At a 1993 Lollapalooza appearance in Philadelphia, the band stood onstage naked for 15 minutes with duct tape on their mouths and the letters PMRC painted on their chests in protest against censorship by the Parents Music Resource Center. Refusing to play, they stood in silence with the sound emitted being only audio feedback from Morello and Commerford's guitars; the band later played a free show for disappointed fans


The image is here. It is, of course, not safe for work.

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RATM operates on the assertion that their message will be heard through their music. This assumes that the listeners are avid and voracious music fans who will read the records' liners, understand what's going on when the band protests and know what Morello is referencing when he writes on his guitar.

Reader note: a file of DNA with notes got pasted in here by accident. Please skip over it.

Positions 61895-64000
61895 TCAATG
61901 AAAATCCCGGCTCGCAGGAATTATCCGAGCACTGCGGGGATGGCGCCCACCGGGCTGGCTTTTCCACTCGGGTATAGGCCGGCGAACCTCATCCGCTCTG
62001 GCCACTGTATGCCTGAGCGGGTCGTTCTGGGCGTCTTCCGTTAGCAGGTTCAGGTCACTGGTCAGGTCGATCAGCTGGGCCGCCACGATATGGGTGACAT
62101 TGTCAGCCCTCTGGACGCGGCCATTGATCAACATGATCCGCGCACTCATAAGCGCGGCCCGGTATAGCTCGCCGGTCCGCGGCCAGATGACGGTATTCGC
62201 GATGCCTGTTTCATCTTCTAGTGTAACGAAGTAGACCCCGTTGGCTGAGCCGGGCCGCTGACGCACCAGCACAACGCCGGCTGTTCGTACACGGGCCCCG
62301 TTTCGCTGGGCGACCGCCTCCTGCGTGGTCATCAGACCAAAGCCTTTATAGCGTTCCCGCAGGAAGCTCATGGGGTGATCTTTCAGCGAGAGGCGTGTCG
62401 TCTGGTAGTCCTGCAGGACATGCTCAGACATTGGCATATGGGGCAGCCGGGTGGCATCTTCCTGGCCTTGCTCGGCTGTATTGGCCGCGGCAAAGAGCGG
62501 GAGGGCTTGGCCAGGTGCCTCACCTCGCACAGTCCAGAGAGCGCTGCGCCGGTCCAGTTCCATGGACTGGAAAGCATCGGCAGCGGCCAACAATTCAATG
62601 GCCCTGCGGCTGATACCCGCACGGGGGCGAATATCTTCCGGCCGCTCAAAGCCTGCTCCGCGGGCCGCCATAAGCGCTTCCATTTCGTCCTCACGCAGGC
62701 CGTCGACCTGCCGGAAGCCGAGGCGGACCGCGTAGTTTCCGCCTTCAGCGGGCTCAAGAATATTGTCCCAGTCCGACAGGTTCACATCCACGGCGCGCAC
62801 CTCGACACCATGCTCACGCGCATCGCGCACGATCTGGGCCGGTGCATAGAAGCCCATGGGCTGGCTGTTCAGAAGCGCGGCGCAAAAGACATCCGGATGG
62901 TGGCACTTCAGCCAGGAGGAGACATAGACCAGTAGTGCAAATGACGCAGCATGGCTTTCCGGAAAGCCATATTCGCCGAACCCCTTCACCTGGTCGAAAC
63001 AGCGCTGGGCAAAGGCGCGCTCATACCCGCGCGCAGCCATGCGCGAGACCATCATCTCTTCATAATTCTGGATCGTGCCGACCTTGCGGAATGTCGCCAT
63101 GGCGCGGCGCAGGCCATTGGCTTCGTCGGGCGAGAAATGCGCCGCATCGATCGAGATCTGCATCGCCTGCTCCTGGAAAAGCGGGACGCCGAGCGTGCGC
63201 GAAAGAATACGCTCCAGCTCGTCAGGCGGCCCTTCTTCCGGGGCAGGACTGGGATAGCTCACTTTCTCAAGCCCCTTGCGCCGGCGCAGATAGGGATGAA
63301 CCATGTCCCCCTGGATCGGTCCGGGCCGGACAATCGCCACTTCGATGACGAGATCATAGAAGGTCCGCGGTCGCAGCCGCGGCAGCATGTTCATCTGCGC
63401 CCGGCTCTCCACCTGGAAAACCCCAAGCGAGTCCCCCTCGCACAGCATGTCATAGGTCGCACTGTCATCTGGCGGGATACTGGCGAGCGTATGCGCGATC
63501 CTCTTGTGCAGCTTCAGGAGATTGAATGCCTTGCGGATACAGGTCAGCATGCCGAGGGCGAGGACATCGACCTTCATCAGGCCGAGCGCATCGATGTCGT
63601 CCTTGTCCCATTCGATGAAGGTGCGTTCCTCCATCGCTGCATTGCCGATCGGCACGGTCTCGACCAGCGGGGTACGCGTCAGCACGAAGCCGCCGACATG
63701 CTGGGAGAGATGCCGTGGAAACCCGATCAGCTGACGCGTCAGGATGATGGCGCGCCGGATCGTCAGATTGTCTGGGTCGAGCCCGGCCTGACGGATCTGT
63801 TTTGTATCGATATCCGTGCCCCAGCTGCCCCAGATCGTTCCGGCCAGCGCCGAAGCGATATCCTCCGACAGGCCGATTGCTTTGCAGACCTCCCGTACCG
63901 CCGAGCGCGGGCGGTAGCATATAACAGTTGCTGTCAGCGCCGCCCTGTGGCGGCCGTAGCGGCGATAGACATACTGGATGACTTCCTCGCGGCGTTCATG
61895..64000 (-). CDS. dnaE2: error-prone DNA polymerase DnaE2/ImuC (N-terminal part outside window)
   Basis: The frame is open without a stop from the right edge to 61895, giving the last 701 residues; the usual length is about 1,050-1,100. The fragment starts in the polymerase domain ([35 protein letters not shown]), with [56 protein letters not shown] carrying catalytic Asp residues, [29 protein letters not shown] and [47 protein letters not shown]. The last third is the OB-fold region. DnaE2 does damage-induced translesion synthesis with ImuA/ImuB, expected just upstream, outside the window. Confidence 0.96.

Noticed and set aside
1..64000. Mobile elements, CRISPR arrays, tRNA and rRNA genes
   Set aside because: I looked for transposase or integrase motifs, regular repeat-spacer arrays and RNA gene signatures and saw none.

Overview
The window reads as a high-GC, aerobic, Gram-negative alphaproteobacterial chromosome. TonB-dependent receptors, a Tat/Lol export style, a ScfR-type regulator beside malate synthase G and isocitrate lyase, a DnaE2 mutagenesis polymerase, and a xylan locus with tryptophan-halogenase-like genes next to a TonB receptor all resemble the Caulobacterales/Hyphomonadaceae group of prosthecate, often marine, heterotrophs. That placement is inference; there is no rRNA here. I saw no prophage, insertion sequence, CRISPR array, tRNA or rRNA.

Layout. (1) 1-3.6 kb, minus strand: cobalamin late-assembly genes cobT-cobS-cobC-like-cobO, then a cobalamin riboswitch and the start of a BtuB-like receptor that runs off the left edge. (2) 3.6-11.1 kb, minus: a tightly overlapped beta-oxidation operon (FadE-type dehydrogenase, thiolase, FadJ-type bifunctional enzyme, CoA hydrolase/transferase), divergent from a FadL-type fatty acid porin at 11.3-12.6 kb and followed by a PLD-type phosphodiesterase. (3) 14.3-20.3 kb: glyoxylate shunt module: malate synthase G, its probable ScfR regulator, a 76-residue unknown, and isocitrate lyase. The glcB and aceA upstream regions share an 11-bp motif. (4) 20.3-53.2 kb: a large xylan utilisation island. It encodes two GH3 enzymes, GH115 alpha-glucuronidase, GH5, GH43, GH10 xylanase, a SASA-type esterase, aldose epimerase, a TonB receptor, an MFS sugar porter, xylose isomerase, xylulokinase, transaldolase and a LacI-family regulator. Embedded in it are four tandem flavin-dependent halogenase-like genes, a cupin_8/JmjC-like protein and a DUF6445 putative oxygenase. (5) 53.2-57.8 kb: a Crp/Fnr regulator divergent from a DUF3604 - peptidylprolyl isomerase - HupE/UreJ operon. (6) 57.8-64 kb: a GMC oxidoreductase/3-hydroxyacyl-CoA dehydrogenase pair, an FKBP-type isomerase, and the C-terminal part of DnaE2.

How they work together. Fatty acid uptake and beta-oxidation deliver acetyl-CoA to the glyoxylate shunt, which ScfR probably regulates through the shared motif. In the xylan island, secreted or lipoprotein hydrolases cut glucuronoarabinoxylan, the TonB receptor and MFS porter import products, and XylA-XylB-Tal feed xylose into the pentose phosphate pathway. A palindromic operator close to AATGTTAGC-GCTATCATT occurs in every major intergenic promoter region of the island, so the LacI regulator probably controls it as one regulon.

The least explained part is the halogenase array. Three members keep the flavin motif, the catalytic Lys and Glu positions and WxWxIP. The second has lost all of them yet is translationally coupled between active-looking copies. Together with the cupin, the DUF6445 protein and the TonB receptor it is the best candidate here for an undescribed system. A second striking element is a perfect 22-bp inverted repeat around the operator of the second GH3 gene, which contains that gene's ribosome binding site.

Because, really, what a lot of angry teenage boys hear is simply "Fuck you, I won't do what you tell me!" While that's an anti-authoritarian cry against bad governmental actors, it mostly taps into teenage angst, especially when played over that riff. They don't always check out

Think of it this way: How many suburban kids (who eventually end up getting business degrees, ironically) had RATM posters in their dorm rooms? RATM posters featuring the staring visage of Che Guevara? Or wore Che Guevara shirts? How many of those kids grew up to be business people? A lot, I'd say.

Music has the chance to shed light on social ills only when expanded upon. The market RATM tapped into -- teenage boys -- isn't exactly known for its awesome power to force social change. It's a market known for its awesome power to try and get blow jobs in the bathroom of its collective high school.